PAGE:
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DEFENCE Teaming Centre boss Chris Burns has called on the State Government to build a rail line from Osborne Railway Station to Techport to cater for submarine workers.
Mr Burns has told the Portside Messenger the spur line would alleviate traffic snarls along Mersey Rd North during shift changes at ASC.
He says the State Government-planned light rail tram network from the city to Outer Harbor, through Port Adelaide and Semaphore, should also be fast-tracked to “fire up” the area’s economic prospects.
Federal Opposition leader Bill Shorten pledged $500 million this week to kick-start the tram lineextension project, should he win government on July 2.
Under AdeLINK, trams would run from the CBD throughout the suburbs. This would include an overhaul of the Outer Harbor line, so both trains and trams could use it.
Port Adelaide Enfield Mayor Gary Johanson has backed the AdeLINK and spur line ideas, saying they would be a boon for the district.
“It’s about getting workers to the actual shipyard and you know what parking is like out there, it is absolutely terrible,” Mr Burns said.
“If you get a tram in from Port Adelaide into the city, it makes it attractive for families who move to Adelaide, to set themselves up in Port Adelaide.
“The important thing is when a person moves to a new city for a job, they want their partner to get work, easy access to public transport and that their kids can get to school.”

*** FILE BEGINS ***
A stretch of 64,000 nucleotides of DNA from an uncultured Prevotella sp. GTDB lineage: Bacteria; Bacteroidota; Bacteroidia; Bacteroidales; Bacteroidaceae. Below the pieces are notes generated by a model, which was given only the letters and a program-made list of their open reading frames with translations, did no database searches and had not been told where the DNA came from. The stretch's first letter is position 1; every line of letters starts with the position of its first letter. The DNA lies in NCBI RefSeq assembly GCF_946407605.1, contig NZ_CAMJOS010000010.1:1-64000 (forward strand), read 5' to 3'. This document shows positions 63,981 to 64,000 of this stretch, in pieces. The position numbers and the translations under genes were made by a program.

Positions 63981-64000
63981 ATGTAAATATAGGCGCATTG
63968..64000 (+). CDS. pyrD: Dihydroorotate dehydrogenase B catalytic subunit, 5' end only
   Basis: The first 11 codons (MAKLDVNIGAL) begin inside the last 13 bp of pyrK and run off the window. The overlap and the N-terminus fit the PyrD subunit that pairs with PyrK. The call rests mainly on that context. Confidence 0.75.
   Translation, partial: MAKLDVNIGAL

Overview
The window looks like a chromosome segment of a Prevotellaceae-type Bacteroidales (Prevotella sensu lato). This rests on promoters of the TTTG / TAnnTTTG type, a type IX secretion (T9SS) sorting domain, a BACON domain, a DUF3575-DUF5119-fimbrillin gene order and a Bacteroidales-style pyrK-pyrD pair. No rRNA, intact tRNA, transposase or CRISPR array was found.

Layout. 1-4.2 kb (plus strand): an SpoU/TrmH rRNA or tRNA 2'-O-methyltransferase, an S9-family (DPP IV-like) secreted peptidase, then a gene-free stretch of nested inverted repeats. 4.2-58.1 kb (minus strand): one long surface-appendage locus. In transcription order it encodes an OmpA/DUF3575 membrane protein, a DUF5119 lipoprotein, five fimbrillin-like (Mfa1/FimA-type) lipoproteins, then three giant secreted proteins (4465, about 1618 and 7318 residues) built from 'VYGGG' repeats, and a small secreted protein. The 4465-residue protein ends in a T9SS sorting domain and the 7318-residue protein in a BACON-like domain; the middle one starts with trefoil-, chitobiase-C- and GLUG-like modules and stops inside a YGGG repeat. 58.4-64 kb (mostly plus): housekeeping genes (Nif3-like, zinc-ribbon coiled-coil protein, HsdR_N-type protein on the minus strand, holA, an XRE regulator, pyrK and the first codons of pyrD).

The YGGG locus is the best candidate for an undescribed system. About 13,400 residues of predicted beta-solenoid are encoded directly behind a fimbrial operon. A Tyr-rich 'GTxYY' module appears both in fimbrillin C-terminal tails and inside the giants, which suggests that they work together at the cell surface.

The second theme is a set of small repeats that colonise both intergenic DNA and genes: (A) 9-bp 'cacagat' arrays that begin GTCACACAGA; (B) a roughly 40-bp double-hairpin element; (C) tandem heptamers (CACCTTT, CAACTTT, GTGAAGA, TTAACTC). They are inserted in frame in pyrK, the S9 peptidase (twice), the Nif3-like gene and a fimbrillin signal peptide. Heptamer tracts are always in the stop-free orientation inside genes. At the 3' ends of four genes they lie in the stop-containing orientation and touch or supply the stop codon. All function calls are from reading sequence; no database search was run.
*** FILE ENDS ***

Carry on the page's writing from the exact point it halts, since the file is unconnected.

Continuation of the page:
Work is expected to get underway on 12 submarines at Osborne from the mid-2020s, creating up to 1700 jobs. However before then a major overhaul of the shipyard is needed to accommodate the submarines project.
“The 3pm rush is chaotic when you are trying to get out of the place and you are limited to 60km/h along that road there from Techport,” Mr Burns said.
“If you got that all in the whole city of Port Adelaide would fire up a bit and if you got families to live in the apartments at Port Adelaide that would be great.”
Mr Johanson said the line to Techport was a “brilliant idea” that would attract people to live along the LeFevre Peninsula.
“I think that will create a lot of goodwill among the workers at ASC and the potential workers that will be accommodated there in associated businesses,” Mr Johanson said.
Mr Johanson said the election promise from Mr Shorten added some “certainty” to the project.
The council has long campaigned for trams, in the hope the service would boost tourism in the Port and Semaphore.
Sean Costello, chief executive of DCNS Australia, which is in charge of the submarines project, said a line to Techport was a “fascinating idea”.
“How it would work is if the State Government considered demand there, that would be the business case,” Mr Costello said.
This article first appeared on www.adelaidenow.com.au
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